The Widow Asks
The Danish cookies sit up in their little white paper cups inside the blue tin, waiting for any of the gathered mourners craving a rush of pebbled sugar. The only one who does is the widow herself. Everyone else is too busy showing off their grief.
But the widow knows she had dispensation to do whatever the hell she wants, and she wants a cookie to stave off a sudden touch of lightheadedness resulting not from grief but from feeling as though hydrogen balloons are billowing beneath her black dress.
She came to me.
Biting down on something hard, chewing and swallowing, will remind her, she knows, that she has to remain Earth-bound a little while longer. After that: anything is possible, including flying up, up, and away.
“Hello, again,” said the object of the widow’s ballooniness.
“Hello, yourself,” said the widow, with no idea what came next.
“Do you want to, maybe, after…”
The two women stood close, facing one another, as the others began darting around them like ravens, having decided, as a flock, that they could both eat and grieve without sacrificing either.
The widow looks into the woman’s large blue eyes, surrounded by a thin skein of wrinkles she has never seen before, and how could she, as they had only seen each other an hour ago after thirty years far outside any mutual orbit. But thirty years ago, they were almost as one.
“Yes,” the widow responded. “We should. I can. I just need to…”
“I know,” the woman said, taking the widow’s hands in her own. “It’s all right. I’ll wait for you.”
Both women smile then, teeth showing, because what she’d just said was enormously funny and they wouldn’t pretend otherwise.
The widow pulls away, slowly, to tend to the flock, leaving her old friend to fend for herself as best she could. Hours later, alone in a new kind of way — husband-less — she changes into a yellow summer dress and sandals and lifts her car keys to travel thirty years to her friend’s hotel, where…what?
The widow drives backwards and forwards in time, feeling not just lightheaded now but unmoored, her breath coming and going in shallow beats, her thoughts beating like the wings of a caged bird.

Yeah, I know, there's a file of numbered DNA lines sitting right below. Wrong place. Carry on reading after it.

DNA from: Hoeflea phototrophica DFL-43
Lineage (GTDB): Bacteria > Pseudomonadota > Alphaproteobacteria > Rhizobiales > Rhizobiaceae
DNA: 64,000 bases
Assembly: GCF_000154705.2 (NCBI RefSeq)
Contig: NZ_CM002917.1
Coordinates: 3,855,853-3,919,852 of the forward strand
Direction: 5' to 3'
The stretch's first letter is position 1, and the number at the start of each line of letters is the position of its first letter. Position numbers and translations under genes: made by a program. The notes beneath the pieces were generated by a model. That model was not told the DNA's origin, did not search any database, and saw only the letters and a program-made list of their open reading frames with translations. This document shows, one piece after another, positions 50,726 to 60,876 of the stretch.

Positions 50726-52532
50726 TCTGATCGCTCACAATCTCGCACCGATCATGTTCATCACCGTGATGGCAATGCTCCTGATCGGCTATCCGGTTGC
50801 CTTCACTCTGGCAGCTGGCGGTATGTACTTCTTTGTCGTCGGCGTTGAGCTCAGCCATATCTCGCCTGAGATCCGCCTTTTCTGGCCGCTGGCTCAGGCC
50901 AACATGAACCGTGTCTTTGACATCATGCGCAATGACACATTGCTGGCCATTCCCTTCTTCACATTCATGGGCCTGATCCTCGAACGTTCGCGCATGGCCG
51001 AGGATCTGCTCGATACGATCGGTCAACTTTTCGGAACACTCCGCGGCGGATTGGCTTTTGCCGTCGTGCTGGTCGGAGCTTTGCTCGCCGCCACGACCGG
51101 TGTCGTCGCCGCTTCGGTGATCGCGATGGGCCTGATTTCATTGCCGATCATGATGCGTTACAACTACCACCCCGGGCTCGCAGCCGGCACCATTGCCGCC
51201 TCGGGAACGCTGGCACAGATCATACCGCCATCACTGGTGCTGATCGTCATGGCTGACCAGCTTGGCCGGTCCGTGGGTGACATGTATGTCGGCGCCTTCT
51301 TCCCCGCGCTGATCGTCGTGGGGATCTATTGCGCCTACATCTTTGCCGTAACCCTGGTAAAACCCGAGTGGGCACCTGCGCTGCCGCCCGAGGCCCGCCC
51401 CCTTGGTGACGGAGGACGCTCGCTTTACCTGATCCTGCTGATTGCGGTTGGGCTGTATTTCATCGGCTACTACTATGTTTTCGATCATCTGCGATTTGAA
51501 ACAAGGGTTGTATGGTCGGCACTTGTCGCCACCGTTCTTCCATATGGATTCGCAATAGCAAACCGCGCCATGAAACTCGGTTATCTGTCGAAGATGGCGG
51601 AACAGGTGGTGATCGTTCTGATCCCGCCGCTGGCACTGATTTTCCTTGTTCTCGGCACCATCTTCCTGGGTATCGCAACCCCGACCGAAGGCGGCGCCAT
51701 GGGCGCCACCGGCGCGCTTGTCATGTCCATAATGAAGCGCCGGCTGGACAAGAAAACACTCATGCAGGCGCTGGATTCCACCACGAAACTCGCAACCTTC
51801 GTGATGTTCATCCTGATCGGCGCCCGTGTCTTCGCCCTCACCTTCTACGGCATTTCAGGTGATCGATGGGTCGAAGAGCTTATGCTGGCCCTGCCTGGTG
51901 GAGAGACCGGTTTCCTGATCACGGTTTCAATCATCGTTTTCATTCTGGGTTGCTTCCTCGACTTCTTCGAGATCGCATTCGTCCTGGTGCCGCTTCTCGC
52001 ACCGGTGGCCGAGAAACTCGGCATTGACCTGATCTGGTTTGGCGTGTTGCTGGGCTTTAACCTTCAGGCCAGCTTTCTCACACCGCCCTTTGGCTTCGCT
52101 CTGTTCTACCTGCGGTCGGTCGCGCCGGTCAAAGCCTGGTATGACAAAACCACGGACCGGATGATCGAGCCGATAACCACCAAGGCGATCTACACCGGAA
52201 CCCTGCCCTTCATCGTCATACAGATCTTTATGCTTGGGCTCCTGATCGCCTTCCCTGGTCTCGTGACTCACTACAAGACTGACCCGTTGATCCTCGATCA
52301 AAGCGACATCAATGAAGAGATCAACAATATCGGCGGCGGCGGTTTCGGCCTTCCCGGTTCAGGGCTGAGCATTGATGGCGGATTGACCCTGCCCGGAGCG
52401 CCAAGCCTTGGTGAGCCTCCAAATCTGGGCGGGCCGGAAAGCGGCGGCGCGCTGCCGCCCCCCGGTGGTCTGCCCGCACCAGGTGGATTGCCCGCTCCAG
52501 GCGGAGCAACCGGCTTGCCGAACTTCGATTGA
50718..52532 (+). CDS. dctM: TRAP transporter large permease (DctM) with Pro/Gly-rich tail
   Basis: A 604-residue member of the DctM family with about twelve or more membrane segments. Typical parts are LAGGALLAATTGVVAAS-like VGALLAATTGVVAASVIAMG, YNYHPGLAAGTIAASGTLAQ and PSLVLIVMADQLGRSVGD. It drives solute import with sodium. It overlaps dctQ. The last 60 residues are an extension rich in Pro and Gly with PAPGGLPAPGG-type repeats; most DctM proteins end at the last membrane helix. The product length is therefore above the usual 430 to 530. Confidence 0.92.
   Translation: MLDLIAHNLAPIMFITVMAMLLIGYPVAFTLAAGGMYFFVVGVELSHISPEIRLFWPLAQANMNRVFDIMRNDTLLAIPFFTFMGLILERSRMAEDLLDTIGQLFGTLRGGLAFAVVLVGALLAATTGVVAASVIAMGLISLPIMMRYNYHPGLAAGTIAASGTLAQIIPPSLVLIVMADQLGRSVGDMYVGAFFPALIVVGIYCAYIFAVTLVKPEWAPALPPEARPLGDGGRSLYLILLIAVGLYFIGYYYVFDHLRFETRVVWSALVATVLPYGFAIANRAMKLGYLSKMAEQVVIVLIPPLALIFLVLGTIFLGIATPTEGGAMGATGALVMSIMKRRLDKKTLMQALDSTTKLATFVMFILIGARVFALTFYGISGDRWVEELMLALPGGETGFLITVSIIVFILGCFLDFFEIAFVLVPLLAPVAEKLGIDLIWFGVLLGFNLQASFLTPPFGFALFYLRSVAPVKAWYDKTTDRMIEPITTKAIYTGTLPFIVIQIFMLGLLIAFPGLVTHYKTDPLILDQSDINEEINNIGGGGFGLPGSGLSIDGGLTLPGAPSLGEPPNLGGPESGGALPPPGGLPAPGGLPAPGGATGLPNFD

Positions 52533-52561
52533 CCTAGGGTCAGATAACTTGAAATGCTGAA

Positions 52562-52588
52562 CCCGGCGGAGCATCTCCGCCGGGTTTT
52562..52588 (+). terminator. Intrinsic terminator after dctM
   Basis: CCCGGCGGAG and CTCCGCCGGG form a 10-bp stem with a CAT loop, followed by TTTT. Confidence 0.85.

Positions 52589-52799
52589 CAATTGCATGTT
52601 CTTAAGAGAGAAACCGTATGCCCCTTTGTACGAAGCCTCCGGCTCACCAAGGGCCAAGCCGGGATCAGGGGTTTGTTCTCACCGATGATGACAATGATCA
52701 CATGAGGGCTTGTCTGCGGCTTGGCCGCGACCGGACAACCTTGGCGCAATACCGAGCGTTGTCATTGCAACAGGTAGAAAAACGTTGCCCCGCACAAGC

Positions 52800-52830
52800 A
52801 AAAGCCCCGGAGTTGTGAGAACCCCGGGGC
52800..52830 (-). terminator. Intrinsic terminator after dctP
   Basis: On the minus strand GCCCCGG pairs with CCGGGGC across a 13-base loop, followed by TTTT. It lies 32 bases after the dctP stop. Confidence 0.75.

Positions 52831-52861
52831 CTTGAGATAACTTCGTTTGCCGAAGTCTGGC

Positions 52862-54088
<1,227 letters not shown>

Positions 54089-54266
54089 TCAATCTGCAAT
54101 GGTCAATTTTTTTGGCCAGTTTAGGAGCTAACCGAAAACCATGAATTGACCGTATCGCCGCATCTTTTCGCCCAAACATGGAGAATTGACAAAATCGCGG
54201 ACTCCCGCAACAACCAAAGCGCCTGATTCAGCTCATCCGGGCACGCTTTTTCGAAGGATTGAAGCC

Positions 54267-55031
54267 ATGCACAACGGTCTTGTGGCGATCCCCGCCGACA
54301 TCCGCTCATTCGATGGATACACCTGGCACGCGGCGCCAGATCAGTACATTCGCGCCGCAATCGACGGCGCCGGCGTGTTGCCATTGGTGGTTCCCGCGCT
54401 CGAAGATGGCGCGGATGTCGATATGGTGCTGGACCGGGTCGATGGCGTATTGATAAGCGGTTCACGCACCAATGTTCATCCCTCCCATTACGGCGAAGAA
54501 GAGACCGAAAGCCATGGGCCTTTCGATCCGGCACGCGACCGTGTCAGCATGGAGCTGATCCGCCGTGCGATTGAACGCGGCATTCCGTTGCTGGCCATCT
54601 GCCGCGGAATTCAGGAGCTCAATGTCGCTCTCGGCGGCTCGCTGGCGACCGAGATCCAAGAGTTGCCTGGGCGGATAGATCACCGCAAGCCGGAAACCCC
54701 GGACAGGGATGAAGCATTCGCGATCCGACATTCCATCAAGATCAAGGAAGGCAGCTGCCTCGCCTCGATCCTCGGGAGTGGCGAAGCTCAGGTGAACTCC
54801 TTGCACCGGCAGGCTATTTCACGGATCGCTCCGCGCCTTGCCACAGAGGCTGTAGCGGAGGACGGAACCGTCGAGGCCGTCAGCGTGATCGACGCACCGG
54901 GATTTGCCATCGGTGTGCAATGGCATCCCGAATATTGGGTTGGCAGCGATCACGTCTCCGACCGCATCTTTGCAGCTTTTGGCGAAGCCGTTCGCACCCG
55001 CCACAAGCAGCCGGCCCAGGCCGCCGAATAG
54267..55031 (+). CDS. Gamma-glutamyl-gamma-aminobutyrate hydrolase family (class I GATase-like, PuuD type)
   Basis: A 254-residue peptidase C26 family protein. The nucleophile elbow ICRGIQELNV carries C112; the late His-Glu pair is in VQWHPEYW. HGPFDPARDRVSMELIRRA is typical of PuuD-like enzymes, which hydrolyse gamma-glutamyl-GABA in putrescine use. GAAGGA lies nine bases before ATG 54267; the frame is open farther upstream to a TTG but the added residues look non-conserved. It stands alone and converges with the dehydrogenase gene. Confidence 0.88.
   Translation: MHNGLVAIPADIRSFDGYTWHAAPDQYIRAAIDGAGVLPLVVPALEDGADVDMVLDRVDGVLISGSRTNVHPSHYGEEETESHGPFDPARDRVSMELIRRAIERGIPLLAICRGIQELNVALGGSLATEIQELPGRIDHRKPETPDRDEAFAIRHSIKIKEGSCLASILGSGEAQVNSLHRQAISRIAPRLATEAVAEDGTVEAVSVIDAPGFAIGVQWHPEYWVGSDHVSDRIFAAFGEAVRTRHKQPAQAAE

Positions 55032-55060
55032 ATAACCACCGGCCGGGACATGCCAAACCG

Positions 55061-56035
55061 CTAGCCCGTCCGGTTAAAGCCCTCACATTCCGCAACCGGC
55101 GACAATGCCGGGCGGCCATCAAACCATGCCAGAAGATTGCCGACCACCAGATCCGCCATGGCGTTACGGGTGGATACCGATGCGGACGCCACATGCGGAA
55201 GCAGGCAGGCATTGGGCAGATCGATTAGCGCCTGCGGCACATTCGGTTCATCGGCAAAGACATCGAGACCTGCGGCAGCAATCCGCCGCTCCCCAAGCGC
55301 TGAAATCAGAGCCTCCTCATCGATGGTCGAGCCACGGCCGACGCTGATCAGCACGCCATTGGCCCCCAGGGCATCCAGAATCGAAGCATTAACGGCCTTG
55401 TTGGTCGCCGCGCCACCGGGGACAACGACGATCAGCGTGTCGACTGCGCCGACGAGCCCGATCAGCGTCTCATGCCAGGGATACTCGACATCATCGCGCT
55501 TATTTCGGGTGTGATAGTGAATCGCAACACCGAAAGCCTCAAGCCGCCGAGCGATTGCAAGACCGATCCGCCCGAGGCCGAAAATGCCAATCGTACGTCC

She came, she came, she came to me.
Blue-eyed Anna dancing in the courtyard at midnight. Waving a book over her head. Laughing until she cried because the Marx Brothers were still hilarious.
She came because I asked.
Why did I ask?
The widow pulls up to the hotel and looks up at the rows of opaque windows, wondering which one frames Anna and whether Anna is seated on the edge of her hotel bed also feeling the beat of a caged bird’s wings or perhaps she is drinking a minibar whiskey and watching CNN, her mind a blank, or maybe she lies naked under the cool sheets waiting, waiting, waiting for the widow to appear thirty years on, so they may, perhaps, start over, start anew, start something.
As the widow steps out of her car, the air crackles, the ground shakes, the asphalt splits apart, and an enormous sinkhole opens a scant foot from where she stands. She peers down into the hole, shaken, and sees her husband beckoning impatiently — a reverse Orpheus beseeching her to join him below. ‘No!’ she cries and looks around for help.
The widow spots a young man walking toward the hotel carrying an enormous bouquet of balloons dancing in the summer breeze. The widow runs from the widening sinkhole as it nips at her heels and snatches the balloons away with both hands. She holds her arms aloft and lets the balloons carry her up, up, peering in each hotel window, looking for Anna.
Her entire life narrows to a single hope — that a hand, Anna’s hand, will dart out to capture her, to save her, to bring her back to solid ground, where she can alight, in safety, far, far away from the grave.